It’s worth noting the vivid connection John makes between the water he uses and the Spirit Jesus will use. Somehow the church has missed it. It is obvious that for John the water he used was not just a matter of ceremonial cleansing. John was not trying to restore Jews to some original condition, he was calling them to a new condition; he was preparing them for an age of the Messiah where people were immersed in the Spirit. For John, the water he used was a symbol of the Spirit to come. He was in a sense saying ‘I’m a no body, I can only baptize with water, but the coming Messiah will give you the real thing, he will baptize with the Holy Spirit.” The church for centuries has separated water and Spirit baptisms as if they are different things, but this is not how John saw it. For John, water was the symbol and the Spirit was the real thing!
Once Jesus poured the Holy Spirit out at Pentecost, Spirit baptism was freely available. But the key to it was immersion into Christ. If you were baptized into Christ you were immersed in the Spirit and if you were immersed in the Spirit you were baptized into Christ. Water baptism was a public testimony that you were being immersed into Christ and the Spirit … or had been. This is clearly shown in Acts 19.1-7 where disciples of John are baptized into Christ and immediately the Spirit came upon them. And then in Acts 10.44-47 the Spirit comes on people who have not been baptized in water and Peter then says “Can anyone keep these people from being baptized with water? They have received the Holy Spirit just as we have.” Sometimes immersion into Christ and his Spirit came first and a public testimony with water followed, and sometimes the water baptism came first and immersion into Christ and his Spirit followed. It does not matter if the testimony with water comes before or after, as long as real immersion into Christ and his Spirit happens. Of course John had already been executed when his disciples were being baptized in the Spirit, and it’s a pity he could not be there to see his great hope unfolding.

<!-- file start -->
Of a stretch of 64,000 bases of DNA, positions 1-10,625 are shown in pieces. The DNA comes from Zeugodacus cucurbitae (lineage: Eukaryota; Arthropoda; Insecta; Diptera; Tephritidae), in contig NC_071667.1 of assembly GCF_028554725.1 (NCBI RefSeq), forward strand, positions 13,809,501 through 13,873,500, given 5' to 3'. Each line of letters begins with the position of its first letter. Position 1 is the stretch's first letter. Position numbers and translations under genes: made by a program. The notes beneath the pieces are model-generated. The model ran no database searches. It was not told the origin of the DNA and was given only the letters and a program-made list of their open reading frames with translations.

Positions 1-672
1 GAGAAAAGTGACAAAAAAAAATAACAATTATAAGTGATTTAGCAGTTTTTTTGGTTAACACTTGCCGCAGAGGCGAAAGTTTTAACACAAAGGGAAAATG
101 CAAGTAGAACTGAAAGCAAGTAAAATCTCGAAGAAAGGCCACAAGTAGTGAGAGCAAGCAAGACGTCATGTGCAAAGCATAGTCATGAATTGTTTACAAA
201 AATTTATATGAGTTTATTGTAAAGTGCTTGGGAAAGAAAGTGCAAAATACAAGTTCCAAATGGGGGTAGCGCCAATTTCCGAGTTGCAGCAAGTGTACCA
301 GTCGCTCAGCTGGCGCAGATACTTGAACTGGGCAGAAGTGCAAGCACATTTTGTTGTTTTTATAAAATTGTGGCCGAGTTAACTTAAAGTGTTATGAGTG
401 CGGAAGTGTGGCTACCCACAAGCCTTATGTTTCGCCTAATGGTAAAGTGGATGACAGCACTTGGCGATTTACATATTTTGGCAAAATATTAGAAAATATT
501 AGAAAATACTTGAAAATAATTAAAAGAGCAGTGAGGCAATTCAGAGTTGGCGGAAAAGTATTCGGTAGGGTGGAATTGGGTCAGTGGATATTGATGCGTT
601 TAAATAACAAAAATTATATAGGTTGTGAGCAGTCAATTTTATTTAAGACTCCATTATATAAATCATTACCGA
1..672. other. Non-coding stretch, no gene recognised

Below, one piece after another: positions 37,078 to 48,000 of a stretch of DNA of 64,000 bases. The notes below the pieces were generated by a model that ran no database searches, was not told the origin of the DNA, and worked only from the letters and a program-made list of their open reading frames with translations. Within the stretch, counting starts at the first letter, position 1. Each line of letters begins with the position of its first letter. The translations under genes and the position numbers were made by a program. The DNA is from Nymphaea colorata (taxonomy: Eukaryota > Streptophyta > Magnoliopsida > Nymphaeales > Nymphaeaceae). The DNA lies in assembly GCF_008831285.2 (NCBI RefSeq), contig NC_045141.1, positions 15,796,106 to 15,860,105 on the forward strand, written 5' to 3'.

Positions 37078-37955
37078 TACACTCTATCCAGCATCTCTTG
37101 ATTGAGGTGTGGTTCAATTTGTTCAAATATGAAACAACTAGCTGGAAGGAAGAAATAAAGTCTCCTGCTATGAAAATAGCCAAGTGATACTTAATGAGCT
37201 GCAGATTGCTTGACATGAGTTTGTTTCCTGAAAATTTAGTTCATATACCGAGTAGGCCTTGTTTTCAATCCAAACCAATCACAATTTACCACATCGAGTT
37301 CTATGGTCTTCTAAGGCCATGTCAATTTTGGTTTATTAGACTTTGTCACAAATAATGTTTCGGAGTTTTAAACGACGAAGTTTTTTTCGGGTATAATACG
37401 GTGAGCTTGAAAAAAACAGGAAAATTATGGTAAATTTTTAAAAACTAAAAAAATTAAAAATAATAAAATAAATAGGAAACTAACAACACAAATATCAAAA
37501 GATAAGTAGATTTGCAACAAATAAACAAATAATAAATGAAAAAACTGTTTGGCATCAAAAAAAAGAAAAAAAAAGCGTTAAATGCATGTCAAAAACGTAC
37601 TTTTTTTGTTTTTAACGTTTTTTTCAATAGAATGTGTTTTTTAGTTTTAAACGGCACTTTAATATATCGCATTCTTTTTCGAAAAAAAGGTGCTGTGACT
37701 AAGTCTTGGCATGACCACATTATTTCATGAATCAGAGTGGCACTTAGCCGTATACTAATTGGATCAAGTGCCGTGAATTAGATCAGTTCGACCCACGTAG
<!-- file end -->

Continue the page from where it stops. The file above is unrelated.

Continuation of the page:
But John was not just a man with vision, he also demonstrated great humility. When everyone was trying to get him to say something great about himself, he just replied, “I am a voice of one calling in the desert” (Jn 1.23). And when his men were concerned that Jesus’ disciples were starting to baptize more than they, he said, “He must become greater; I must become less” (Jn 3.30).
In recognition of John the Baptist, Jesus said “All the prophets and the Law prophesied until John” (Mt 11.13). Here Jesus was declaring that John was the last prophet of the Old Testament kind. All of the Old Testament prophets spoke of the coming Messiah. Now John stood at the end of this long line of prophets pointing his finger quite literally at the Messiah they had all spoken of. This is why Jesus said “He is the Elijah who was to come” (11.14). Elijah was an archetype of the prophets. Jesus was saying that John had come with the archetypical ministry of Elijah – a ministry that summed up the prophets by pointing out the Messiah and his kingdom. What a picture! As John and Jesus stood together in the waters of the Jordan, an Old Covenant prophet was acknowledging the New Covenant King. And that’s when the Spirit came. John brought closure to the Old and Jesus ushered in the New.

Other Illustrations used: When Nun’s & Priests marry | Walking on the Moon | Quiet Andy preaches like Thunder | Avatar Movie – Fairies like a Dove.